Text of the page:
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After Addis, the road to New York lies ahead

The post-2015 development agenda and the EU’s role in shaping it

17-09-2015

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An edited, modified and shortened version of this article was originally published in Europe Magazine by the European Union Delegation to Japan

The Third International Conference on Financing for Development (FFD3) in Addis Ababa, Ethiopia came to an end on July 16th 2015, resulting in the formal adoption of the Addis Ababa Action Agenda (AAAA). There had been high expectations for the FFD3 to achieve agreement on an ambitious outcome document.


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Being the first of three major summits in 2015 on the future course of the post-2015 development agenda, it sets the stage for the UN General Assembly to adopt the post-2015 goals and the Climate Change Conference (COP 21) taking place in September and December respectively.


Setting the stage for financing sustainable development until 2030?


At the same time, FFD3 was a test for global leaders – or those representing them – to show their commitment in putting resources and reforms behind the emerging global sustainable development goals in the post-2015 context.

The EU has played an active role both in the preparations to the FFD3 as well as in the overall post-2015 negotiations – co-chaired by David Donoghue from Ireland – taking place in parallel. From the perspective of the EU, the FFD3 summit was a success, as pointed out by the EU Commissioner for International Development and Cooperation, Neven Mimica, in his closing statement:

“We can all say that the Addis Conference has been a resounding success. […] The landmark Addis Ababa Action Agenda provides us with the means to implement the Sustainable Development Goals. Together we have agreed to an ambitious vision, which addresses the full spectrum of the means of implementation. […] It also constitutes the first and critical step towards the adoption of the post-2015 agenda in September and the Paris Conference of Parties in December.”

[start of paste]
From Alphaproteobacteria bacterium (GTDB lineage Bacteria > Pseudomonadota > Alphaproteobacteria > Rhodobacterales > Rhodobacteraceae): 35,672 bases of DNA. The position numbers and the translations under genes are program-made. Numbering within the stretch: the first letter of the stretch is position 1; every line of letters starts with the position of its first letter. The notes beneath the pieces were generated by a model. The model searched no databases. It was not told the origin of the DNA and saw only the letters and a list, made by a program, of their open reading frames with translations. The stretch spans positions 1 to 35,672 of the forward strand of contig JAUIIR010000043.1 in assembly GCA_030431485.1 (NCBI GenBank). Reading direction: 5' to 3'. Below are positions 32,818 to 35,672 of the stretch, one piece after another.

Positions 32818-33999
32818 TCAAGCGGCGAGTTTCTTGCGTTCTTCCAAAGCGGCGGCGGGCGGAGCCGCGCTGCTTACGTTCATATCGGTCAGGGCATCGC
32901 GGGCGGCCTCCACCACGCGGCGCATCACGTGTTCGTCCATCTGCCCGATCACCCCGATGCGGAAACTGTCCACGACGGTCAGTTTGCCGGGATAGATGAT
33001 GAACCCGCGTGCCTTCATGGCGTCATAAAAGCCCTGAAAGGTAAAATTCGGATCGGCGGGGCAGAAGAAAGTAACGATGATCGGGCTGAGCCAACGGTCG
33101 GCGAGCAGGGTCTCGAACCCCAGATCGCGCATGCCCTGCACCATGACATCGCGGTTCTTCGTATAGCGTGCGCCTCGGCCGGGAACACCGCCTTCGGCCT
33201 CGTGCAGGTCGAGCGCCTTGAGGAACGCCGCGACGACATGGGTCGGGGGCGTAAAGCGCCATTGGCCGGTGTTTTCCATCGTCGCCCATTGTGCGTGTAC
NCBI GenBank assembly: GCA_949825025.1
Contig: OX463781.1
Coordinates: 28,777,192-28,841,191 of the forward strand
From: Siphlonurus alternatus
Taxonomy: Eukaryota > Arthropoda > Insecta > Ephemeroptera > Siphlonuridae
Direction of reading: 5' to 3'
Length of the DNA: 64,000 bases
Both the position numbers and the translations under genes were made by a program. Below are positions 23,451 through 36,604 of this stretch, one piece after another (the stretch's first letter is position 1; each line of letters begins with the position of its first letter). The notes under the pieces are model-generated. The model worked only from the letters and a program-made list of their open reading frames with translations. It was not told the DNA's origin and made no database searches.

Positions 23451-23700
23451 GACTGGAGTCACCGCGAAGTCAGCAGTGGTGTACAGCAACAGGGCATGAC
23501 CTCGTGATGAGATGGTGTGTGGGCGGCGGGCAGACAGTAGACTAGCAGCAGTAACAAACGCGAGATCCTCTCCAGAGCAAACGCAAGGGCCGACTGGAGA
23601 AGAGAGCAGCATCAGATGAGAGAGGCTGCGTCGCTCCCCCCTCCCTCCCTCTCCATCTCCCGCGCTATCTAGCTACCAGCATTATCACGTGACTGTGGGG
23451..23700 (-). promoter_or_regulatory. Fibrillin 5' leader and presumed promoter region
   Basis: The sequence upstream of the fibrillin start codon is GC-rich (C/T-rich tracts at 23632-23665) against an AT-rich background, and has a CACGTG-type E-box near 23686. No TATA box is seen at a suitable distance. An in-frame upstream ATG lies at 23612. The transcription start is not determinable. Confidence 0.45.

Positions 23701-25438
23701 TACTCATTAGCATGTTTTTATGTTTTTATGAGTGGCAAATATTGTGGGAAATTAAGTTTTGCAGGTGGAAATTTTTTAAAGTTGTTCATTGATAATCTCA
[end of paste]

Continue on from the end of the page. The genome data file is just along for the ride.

What was achieved at FFD3, and what was the EU’s position?


The EU favoured a comprehensive agenda that should not only focus on aid but include private investment, domestic resources, and supportive policies thereby promoting a new framing of the discussions about sustainable development finance in the post-2015 context.

While most parties involved by and large saw this change as positive, some civil society actors voiced reservations concerning the push for an increased role of the private sector, which in their view needs to be more strongly regulated and held more accountable. Others view it as an attempt to shift the responsibilities of states onto private actors.

With the AAAA, important progress has been achieved in a number of areas, such as the agreement on a global social compact, the agreement on better data and – to a certain extent – the Addis Tax Initiative to build capacity in the field of domestic revenue. The AAAA calls on all actors to play their part. Moreover, it is a comprehensive agenda including environmental aspects, which were absent from the 2002 Monterrey consensus.

The EU was the only party to the negotiations that committed to an increase in aid volumes to reach the 0.7% target of ODA. This is an important signal and a display of continuing solidarity with developing countries in times of austerity within Europe. However, the shift of the deadline to 2030 – originally to be achieved by 2015 – raises questions of whether the commitment will really change the ODA spending trajectories of individual European countries anytime soon.